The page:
Black Friday means more sales in the e-commerce industry. Therefore, every selling platform needs to be prepared for increased website traffic. Otherwise, in the case of slow loading or even non-functioning service, users will look for a place to shop elsewhere.
Let’s start with the obvious thing
The e-commerce platform and its infrastructure are prepared for budgetary reasons and a standard level of traffic on a website. The thing while getting e-shop ready for Black Friday is to check the stock in advance and try to answer whether that stock is sufficient. If you have detected potential bottlenecks, you should take action to eliminate or minimise them. Several key actions of this kind are described in the paragraphs below.
An efficient database server is necessary (but more is needed) for the smooth and stable operation of an e-commerce service. As part of the preparatory activities before Black Friday, verifying whether your server is sufficient in terms of resources to handle the expected web traffic is essential.
Performance tests will help determine whether the server should be replaced with a more powerful one. It is worth providing the database with excess power even if there is no need for it for the rest of the year – the absence of problems with the database performance will have a direct impact on the stability of the service during Black Friday and, consequently, on sales conversion.
When we talk about the database, we mean not only the server but also the efficient and stable use of the base. As the service develops, as functionality is added and the amount of data increases, it is necessary to monitor processes related to the database constantly, particularly to verify whether SQL queries to the database are still optimal.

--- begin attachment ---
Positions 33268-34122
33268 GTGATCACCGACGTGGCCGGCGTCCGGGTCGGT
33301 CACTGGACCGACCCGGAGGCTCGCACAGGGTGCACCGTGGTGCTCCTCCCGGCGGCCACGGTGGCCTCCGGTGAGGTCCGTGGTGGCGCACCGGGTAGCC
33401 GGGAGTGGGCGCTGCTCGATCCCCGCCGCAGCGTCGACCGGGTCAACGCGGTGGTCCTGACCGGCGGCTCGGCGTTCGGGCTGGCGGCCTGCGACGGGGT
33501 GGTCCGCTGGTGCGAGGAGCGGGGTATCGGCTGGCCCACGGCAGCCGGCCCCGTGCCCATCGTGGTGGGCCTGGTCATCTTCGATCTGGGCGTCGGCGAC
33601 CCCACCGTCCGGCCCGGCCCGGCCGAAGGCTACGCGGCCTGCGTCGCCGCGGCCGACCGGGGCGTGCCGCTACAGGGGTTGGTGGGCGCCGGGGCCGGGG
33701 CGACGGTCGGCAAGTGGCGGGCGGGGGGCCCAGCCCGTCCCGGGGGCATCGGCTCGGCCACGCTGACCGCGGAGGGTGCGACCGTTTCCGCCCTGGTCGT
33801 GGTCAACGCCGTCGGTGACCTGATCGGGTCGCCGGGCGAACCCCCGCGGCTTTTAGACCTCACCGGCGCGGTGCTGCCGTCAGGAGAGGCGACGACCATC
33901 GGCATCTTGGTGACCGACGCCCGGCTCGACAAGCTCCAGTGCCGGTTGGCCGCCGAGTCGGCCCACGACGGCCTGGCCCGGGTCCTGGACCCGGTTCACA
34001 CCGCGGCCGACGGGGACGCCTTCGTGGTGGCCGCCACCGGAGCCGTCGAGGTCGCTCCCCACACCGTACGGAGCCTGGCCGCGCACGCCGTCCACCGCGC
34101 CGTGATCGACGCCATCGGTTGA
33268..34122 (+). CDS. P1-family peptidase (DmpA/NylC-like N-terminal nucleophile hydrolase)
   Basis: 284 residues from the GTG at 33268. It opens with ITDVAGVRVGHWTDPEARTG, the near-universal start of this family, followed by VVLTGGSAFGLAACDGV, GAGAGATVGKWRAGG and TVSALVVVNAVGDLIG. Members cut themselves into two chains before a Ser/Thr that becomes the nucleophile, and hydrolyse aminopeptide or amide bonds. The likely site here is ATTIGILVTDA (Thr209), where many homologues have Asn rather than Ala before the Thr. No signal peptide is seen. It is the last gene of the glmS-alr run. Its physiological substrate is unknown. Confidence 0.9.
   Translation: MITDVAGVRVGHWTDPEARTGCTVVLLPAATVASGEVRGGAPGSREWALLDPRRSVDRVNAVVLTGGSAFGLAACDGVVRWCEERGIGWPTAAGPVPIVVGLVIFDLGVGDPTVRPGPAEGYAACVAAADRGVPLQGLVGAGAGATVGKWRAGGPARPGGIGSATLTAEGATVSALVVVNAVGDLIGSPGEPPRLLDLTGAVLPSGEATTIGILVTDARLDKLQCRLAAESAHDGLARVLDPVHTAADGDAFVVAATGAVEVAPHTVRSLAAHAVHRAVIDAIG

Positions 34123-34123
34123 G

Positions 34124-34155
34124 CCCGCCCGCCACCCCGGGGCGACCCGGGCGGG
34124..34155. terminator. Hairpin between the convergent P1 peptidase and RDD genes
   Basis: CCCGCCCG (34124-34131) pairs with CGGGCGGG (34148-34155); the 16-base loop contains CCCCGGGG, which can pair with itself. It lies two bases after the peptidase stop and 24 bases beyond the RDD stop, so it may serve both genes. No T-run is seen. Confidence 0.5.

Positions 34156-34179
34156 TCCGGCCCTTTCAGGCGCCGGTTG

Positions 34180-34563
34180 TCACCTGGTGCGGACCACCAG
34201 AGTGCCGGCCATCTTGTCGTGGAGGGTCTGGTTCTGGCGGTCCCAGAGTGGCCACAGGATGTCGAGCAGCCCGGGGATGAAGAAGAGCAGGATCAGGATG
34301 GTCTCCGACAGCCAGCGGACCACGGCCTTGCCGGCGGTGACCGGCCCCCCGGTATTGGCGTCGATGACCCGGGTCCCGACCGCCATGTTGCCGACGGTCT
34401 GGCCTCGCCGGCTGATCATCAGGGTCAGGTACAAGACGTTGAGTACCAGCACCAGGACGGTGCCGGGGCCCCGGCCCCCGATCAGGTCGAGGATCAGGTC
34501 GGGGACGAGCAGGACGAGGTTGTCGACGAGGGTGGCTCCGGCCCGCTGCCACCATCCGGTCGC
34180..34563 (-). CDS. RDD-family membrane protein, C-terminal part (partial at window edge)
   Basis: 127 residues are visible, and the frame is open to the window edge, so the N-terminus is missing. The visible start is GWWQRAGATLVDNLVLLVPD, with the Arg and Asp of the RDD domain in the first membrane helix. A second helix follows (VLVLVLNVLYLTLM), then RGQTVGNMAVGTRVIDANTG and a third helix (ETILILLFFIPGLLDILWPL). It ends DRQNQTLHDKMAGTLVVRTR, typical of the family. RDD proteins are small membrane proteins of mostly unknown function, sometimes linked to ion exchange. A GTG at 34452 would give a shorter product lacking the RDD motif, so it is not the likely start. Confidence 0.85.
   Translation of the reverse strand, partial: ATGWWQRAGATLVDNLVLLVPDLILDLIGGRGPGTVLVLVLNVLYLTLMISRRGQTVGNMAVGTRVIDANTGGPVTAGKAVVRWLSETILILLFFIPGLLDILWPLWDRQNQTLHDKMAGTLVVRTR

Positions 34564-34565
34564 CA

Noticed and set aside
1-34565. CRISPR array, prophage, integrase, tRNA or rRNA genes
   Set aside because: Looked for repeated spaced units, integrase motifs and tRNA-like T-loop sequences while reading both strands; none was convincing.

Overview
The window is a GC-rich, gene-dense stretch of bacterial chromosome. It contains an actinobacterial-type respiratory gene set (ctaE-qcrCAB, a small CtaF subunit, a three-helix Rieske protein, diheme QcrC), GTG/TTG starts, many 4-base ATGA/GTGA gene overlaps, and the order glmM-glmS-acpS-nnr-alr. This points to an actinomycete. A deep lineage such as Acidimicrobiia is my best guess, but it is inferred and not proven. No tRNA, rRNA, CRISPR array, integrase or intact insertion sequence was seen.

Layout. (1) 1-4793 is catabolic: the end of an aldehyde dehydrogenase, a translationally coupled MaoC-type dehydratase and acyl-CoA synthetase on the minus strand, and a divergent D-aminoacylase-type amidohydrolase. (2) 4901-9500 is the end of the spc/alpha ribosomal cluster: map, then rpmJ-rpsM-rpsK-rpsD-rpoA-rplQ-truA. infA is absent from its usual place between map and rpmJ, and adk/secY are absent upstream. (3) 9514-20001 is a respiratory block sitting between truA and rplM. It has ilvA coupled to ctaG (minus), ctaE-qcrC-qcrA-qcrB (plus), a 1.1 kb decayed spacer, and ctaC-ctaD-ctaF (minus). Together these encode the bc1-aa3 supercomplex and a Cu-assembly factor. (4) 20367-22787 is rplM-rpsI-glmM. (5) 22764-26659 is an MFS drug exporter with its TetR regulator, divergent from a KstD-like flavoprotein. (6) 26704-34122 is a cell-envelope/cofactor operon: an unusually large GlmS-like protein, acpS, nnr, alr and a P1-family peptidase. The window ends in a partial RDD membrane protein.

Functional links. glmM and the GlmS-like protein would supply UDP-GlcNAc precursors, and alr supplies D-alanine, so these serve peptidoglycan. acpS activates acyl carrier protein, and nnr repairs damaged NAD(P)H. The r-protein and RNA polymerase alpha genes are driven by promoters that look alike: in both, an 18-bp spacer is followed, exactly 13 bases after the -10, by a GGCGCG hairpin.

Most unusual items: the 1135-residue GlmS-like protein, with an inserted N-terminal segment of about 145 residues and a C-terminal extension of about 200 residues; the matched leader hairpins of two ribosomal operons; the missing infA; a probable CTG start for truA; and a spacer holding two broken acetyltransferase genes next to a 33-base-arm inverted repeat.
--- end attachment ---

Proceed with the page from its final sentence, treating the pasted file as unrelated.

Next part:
One of the critical preparatory actions for Black Friday should be a thorough verification to determine whether SQL queries are efficient and do not need optimisation. It is also essential to verify any optimisation changes in case of increased traffic. Performance tests will be helpful here.
A well-designed e-commerce service allows caching at least some of the results of SQL queries. The platform runs smoothly under standard conditions, but with an increased number of queries, it needs support. In this case, the cache requires additional services the hosting platform offers.
CDN, or Content Delivery Network
The time it takes a web browser to view a page is the sum of the time it takes to connect to the server, process the request by the service and send the response to the browser. At this point, it is worth remembering that a longer loading time translates into the growing impatience of the user. Various studies show that fast loading of the site is the basis for the customer to maintain interest in buying. Otherwise, we risk that the customer – annoyed by the slow loading of the website in the browser – will decide to use the offer in another e-shop.
In this context, it becomes crucial to reduce the loading time of the service in those areas where possible. We come to the aid of CDN, a cloud service consisting of intermediary points between the client’s browser and the hosting platform. CDN aims to speed up the delivery of the service to the client. It is made possible by optimising network traffic and using cloud resources so the client connects to the closest network CDN node instead of directly to the hosting platform.
As a rule, CDN networks offer additional service packages focused on security or optimisation issues. Depending on your needs, CDN will allow you to use mechanisms for optimising images on the site, mechanisms for optimising scripts, improving network parameters for mobile devices, and, above all, mechanisms for the cache.
Cache in e-commerce websites is a system to optimise the website and its traffic. In short, the more service elements are in the cache, the better it will work. The sources of this fact are two factors.
Firstly, downloading any service element from the cache means that the element will not be downloaded from the service’s hosting platform. Thus, the platform will have to handle fewer requests and thus will have more resources at its disposal. Secondly, as a rule, storing website elements in a cache means that they are delivered more quickly to the client’s browser, which will have a positive impact on the page loading speed.